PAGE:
2)

Hi! I wanted to solve the factorial function without having to use any iteration. Is this a legit way to solve it?:

I made an iterative version for the fibonacci numbers too:

The solution used a loop to test the function. The function itself shouldn't print anything. Yours doesn't work, because you used a `static` variable. Try calling `factorial` again and it will produce wrong results.

Same problem in `fibonacci`. Use pure function if possible (A function called with the same arguments produces the same behavior every time). Add a parameter to `fibonacci` which is the index of the number in the fibonacci sequence. Remove `static` and move the loop into `fibonacci`.

Yes, my bad!So I suppose the fibonacci should look something like this:

You were right in the case of the factorials too. I still can not understand why does this work though:

Shouldn't "Fact::factVal = 1;" set the value of Fact::factVal back to 1 every time the function is called? And shouldnt the function just print the value of n then?

You don't need, and shouldn't use, any global or `static` variables.

Let's run your `factorial` manually. The letters indicate which call (depth) we're currently in.

Yes, I understand it now! Thanks! I know that the globals are not necessary here (and in general), I just couldnt wrapmy head around why it worked. But I get it now, thanks again!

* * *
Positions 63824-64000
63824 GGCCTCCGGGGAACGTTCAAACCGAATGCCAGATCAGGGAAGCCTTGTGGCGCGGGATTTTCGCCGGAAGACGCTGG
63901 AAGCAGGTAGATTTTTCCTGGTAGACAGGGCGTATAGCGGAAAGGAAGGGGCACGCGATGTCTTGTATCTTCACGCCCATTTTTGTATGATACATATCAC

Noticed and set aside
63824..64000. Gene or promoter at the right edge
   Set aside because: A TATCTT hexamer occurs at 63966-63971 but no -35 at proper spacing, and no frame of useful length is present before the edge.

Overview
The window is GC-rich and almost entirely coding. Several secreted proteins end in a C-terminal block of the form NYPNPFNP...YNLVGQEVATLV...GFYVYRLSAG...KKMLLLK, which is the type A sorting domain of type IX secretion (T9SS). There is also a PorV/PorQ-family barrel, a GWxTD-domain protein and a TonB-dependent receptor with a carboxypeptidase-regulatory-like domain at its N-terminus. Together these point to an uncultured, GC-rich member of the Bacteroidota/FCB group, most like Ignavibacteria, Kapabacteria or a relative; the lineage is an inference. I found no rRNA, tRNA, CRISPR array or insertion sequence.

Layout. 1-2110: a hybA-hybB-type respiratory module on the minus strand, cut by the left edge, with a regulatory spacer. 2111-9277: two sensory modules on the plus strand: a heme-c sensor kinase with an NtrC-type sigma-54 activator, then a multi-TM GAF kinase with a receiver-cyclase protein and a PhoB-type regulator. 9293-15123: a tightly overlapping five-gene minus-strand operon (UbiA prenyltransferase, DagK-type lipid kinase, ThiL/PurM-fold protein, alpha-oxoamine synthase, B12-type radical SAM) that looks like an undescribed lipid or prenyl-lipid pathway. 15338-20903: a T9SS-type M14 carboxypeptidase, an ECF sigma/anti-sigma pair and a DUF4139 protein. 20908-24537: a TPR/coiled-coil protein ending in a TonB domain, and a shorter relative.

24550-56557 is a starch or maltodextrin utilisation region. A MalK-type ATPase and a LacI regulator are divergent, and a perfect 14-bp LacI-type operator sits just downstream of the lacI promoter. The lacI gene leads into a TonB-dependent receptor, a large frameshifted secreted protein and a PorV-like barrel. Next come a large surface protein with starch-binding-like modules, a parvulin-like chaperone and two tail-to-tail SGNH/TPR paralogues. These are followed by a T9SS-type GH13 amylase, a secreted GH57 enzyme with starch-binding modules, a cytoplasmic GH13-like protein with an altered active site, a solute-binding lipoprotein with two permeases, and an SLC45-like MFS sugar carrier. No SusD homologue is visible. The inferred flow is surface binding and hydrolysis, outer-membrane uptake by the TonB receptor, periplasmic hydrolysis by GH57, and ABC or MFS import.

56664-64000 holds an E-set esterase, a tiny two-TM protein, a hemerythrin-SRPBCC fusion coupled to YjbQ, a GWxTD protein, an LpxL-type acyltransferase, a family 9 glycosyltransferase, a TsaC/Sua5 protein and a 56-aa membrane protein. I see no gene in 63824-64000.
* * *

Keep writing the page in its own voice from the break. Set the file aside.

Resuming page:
Enter an integer: -15

11111111111111111111111111110001

My program works, but I have a question.

For example, here’s how we represent -5 in binary two’s complement:

First we figure out the binary representation for 5: 0000 0101

Then we invert all of the bits: 1111 1010

Then we add 1: 1111 1011

15 binary: 0000 1111

We invert it: 1111 0000

Then we add 1: 1111 0001

The ending is correct but there are plenty of extra 1's. It's because our number starts from (unsigned int maximum number - 15). So my question is do we actually need to discard all the 1's and only leave 8 at the end?

If you want to display only 8 bits, then you need to discard the first 24 (Assuming 32-bit integers).

Not sure if anyone has already come up with a similar solution, but here's a better way to handle negative numbers, that avoids unsigned int overflow: